Will Bishop is 16 years old, lives at home in the Adelaide foothills, and his latest app for the Apple Watch just made the number-one slot on Apple’s USA App Store. What did you achieve in your school holidays?
Bishop’s new release, Chirp, hit the market less than a month ago and has already amassed 21,000 users. It allows Apple Watch owners to access Twitter – which seems like something they would be able to do straight out of the box. But Twitter (along with Instagram, Facebook and other social media sites) recently pulled its official Apple Watch app. Frustrated by this, Bishop created Chirp to fill the void. Importantly, Chirp also includes accessibility features for vision-impaired users.
Bishop already had a similar app available for users who wanted to access forum website Reddit from their Apple Watch. Nano for Reddit debuted on the App Store back in April and made a small ripple through the scene, clocking up 13,000 downloads.
“People started asking me to make a Twitter app,” Bishop tells Broadsheet. He was hesitant at first. “I thought, ‘I’ve got school, I’ve got this other app up’ … But I started making it anyway and 11 days later, it was finished.”
The turnaround represents a mountain of a learning curve. Nano for Reddit was five months in development, but Bishop built and released Chirp over the winter break.
“Programming is like a way of thinking,” Bishop says. Essentially, you’re learning a new language, and it gets easier as you become more familiar.”
Bishop took basic programming in school but is self-taught when it comes to making apps. He says his process involves “A lot of Googling” – hours scouring the internet for forums and tutorials, laying down each stepping stone towards his end goal. He also hits up other developers directly, asking how they achieved this or that. “There’s a very friendly community around [developing], and that really helps out,” he says.
“Watch apps are built on workarounds,” says Bishop. Apple is notoriously protective of its frameworks and certain functions, so independent developers have to pull together often-disparate functions into a cohesive product.
The day after Chirp was released, Bishop was tweeted by someone asking if it could be updated to include vision-impaired users. “I hadn’t event considered that,” Bishop admits. “I told him as soon as school holidays started, I’d give it a crack.”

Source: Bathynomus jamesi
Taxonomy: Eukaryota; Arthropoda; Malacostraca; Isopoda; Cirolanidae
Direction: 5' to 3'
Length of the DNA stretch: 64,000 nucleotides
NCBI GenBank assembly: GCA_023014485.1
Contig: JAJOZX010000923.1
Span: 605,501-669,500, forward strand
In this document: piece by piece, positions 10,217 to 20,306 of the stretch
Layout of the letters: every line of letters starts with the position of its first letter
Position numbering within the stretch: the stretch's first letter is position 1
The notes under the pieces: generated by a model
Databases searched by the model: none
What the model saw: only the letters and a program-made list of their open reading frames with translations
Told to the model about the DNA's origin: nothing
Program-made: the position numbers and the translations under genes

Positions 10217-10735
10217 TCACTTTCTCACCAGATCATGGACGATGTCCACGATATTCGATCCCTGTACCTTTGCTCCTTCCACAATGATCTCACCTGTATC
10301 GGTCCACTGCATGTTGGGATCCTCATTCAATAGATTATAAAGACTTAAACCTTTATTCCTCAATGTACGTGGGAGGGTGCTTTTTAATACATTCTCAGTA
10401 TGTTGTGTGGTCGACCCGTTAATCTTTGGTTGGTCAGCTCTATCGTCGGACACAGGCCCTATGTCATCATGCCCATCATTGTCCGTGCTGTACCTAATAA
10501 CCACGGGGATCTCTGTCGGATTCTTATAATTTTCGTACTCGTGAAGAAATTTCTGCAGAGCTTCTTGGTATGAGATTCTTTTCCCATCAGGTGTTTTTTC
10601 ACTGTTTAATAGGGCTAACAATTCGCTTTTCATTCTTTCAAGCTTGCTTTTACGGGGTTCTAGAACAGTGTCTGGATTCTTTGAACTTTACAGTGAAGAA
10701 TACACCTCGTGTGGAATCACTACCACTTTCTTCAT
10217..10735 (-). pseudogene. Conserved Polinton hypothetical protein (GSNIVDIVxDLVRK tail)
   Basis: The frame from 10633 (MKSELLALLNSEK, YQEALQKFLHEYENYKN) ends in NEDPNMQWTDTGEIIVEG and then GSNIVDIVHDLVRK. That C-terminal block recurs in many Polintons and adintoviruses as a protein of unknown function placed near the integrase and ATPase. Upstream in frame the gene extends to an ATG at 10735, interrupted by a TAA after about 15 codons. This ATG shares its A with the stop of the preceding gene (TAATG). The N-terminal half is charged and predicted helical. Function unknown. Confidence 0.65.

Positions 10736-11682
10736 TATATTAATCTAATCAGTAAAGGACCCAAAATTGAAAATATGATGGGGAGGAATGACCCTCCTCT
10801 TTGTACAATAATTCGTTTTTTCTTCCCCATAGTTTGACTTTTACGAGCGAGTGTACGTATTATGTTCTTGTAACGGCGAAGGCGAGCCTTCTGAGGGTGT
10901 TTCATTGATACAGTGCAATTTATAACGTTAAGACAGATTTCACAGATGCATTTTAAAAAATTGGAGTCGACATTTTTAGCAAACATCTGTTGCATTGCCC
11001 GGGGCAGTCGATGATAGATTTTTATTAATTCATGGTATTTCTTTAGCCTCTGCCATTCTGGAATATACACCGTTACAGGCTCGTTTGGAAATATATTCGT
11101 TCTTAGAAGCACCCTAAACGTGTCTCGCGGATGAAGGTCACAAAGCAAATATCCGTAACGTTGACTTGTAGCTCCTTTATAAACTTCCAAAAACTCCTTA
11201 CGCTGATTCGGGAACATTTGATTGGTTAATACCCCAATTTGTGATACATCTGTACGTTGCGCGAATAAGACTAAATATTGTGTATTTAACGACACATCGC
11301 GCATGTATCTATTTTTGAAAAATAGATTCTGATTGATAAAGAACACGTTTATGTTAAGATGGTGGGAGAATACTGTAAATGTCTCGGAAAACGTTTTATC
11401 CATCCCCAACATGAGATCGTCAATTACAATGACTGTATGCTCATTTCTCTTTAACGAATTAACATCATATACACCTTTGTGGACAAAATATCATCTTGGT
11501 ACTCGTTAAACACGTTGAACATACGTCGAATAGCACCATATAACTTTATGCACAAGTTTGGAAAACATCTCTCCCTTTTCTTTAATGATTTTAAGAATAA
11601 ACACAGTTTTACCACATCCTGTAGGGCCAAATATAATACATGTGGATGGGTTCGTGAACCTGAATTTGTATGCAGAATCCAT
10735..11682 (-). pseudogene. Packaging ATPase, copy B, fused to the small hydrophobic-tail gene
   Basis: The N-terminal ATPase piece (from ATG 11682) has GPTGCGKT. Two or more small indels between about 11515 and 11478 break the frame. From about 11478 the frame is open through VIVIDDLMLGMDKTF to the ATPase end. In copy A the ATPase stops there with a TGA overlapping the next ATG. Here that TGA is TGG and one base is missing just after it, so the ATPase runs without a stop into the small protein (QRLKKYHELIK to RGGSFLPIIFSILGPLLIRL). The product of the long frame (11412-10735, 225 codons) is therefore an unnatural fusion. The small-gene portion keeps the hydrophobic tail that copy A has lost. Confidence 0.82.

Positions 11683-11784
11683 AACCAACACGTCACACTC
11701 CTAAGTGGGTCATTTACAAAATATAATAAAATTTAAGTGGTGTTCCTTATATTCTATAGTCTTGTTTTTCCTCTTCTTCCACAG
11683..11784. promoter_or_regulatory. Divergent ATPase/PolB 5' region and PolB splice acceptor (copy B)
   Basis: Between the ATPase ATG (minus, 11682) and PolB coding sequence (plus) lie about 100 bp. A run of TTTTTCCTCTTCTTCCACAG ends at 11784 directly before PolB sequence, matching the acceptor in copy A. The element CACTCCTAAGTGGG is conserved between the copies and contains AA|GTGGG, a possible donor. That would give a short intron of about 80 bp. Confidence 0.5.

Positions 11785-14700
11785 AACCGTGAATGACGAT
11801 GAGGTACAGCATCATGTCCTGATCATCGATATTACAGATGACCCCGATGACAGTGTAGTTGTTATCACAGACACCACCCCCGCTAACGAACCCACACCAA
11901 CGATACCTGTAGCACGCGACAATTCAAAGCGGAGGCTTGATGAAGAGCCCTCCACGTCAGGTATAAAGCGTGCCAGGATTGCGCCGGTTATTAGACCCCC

Apple’s text-to-voice software, Voiceover, comes preloaded on its watch, but is not very intuitive. For example, “[Chirp] had an icon for retweet, but Voiceover just said ‘button’ or ‘image’,” Bishop explains. With a little research he discovered he could recode and relabel the buttons to make them more user-friendly. “You can’t see those labels, but they’re there if you’re using text-to-speech.”
He sent out a new version to four vision-impaired users for testing before releasing the update. “It was met with a lot of support from the blind community,” Bishop says. “I’ve had people reaching out on twitter to say thanks.”
Bishop is shrewd and naturally curious. He started messing around with iPhone apps before he owned an Apple Watch. “It all snowballed from [thinking], ‘I wonder if this is possible?’” he says. He chose Reddit for his foray into the public sphere because of the availability of its content. “Anything that’s posted is instantly available to developers,” he explains. “I quite like Reddit myself, so it made sense to build as my first project.”
Together, his apps have netted around $7000 in just over four months – despite being free to download (at least in their basic form). But for Bishop, the experience has been more valuable in terms of discovery and exposure. “Money is more like a happy side effect.”
Chirp is available to download from the App Store.